Title: Coming in First Place
Series: Between the Teeth: Book One
Author: Taylor Fitzpatrick
Length: 170 Pages
Category: Contemporary, New Adult, Hockey Romance
At a Glance: Fitzpatrick writes with such an easygoing style and has a knack for creating characters I adore, even when they’re being grumpy at the guys who love them despite that eternal grumpiness. I’m stoked for the next book in the series.
Reviewed By: Lisa
Blurb: David has known Jake Lourdes’ name since he was fourteen years old.
Review: Having now read all three of author Taylor Fitzpatrick’s published novels, I can say that she is one of the only authors who can blurb a book like this and I’ll still read it because I don’t care what it’s about. I already know what I’ll get going in: a.) it’ll be about hockey, b.) it’ll likely be some form of ‘the grumpy one falls in love with the soft one’, c.) it’ll end in a tragedy, a happily ever after, or—as in this case—a maybe we can make this thing work. Not necessarily a happy for now, but as close as it gets for David Chapman and Jake Lourdes. And d.) I’m probably going to love it.
David and Jake have been years-long rivals, at the ripe old age of nineteen, coming up through the junior hockey league, and now that rivalry has carried over into their rookie NHL season. Or, at least David sees Jake as the enemy. It’s unclear whether Jake has ever given David much thought at all, really. What is clear is that David has always come in second place to Jake, the cocky American who plays a little dirty and doesn’t necessarily earn all the attention and accolades he gets through his consistently brilliant playing as much as through his self-confidence and charisma. For an athlete like David, who is rigidly disciplined—read: obsessively disciplined—who is asocial, to put none too fine a point on it, and who puts hockey ahead of everything else in his life—including, it would seem, his own happiness—the idea that the best he can do is come in runner up to a player as inconsistent as Jake means David loathes the guy on principle.
It also irks, of course, that David happens to find Jake attractive.
The building of their relationship isn’t done through grand romantic gestures, and, for the most part, it seems the only thing they have in common is their love of hockey. In fact, they only get together in the first place because David wages a game of sex chicken. He kisses Jake, thinking that Jake will either take a swing at him or at least back off. What David doesn’t expect is for Jake to kiss him back let alone invite him to his apartment to follow up on the kiss. I loved how the tables turned in this scene, in what was supposed to be David pushing Jake away; instead, it’s about David seeing this event through a competitive lens, again, and how he can win this game of “I dare you to have sex with me”. David started something he isn’t going to back down from, thinking…mostly…that Jake is going to chicken out before they ever leave the arena. At any rate, David isn’t about to concede, there’s no way he’s going to let Jake off the hook, but Jake doesn’t back down either, doesn’t want to, because for him it isn’t a game at all. So, the guy who has frustrated David Chapman for the past five years gets another win of sorts. But, he also goes on to show David what it means to finally be first, because Jake is nothing if not determined to build some form of relationship with David.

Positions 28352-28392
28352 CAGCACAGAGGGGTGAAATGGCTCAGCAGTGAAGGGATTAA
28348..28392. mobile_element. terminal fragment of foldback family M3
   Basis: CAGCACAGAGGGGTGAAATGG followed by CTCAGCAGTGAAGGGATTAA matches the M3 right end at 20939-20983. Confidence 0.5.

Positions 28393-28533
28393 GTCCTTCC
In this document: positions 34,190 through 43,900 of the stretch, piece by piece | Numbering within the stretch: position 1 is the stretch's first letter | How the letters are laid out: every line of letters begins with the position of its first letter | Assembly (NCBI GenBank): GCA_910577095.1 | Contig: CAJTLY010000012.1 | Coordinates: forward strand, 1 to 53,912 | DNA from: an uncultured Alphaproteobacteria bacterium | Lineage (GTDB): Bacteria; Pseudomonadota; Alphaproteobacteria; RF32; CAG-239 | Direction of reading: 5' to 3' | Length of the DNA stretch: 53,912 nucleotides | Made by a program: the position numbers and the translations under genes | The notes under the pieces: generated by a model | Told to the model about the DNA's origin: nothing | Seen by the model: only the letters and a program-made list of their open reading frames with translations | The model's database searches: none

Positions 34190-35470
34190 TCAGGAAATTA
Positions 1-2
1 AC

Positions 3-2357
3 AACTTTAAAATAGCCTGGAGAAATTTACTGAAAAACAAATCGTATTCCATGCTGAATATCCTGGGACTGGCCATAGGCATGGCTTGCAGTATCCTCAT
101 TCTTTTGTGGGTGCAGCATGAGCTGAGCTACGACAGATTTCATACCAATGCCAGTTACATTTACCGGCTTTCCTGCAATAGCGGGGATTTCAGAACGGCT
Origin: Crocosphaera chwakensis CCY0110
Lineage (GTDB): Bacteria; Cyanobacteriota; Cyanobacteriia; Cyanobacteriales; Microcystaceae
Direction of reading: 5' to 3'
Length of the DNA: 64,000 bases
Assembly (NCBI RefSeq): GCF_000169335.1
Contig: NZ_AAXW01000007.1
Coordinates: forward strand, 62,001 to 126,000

David is the prickly to Jake’s laid-back, and the feats of extreme patience and leeway Jake gives David to grapple with his feelings made me love Jake a lot. David adapting to the idea that maybe they can make something work, even if it means their hockey schedules won’t allow them to have a traditional relationship that includes dating and seeing each other often during the season, is the only way this book could have ended believably, not without several more chapters to see how it plays out. In the end, it was their potential that was more than enough for me.
Fitzpatrick writes with such an easygoing style and has a knack for creating characters I adore, even when they’re being grumpy at the guys who love them despite that eternal grumpiness. I’m stoked for the next book in the series, And Then, and know I’ll read it even if there’s no blurb at all, and even if I don’t know if it’s a continuation of David and Jake’s story or if it stars a different couple altogether.
You can buy Coming in First Place here: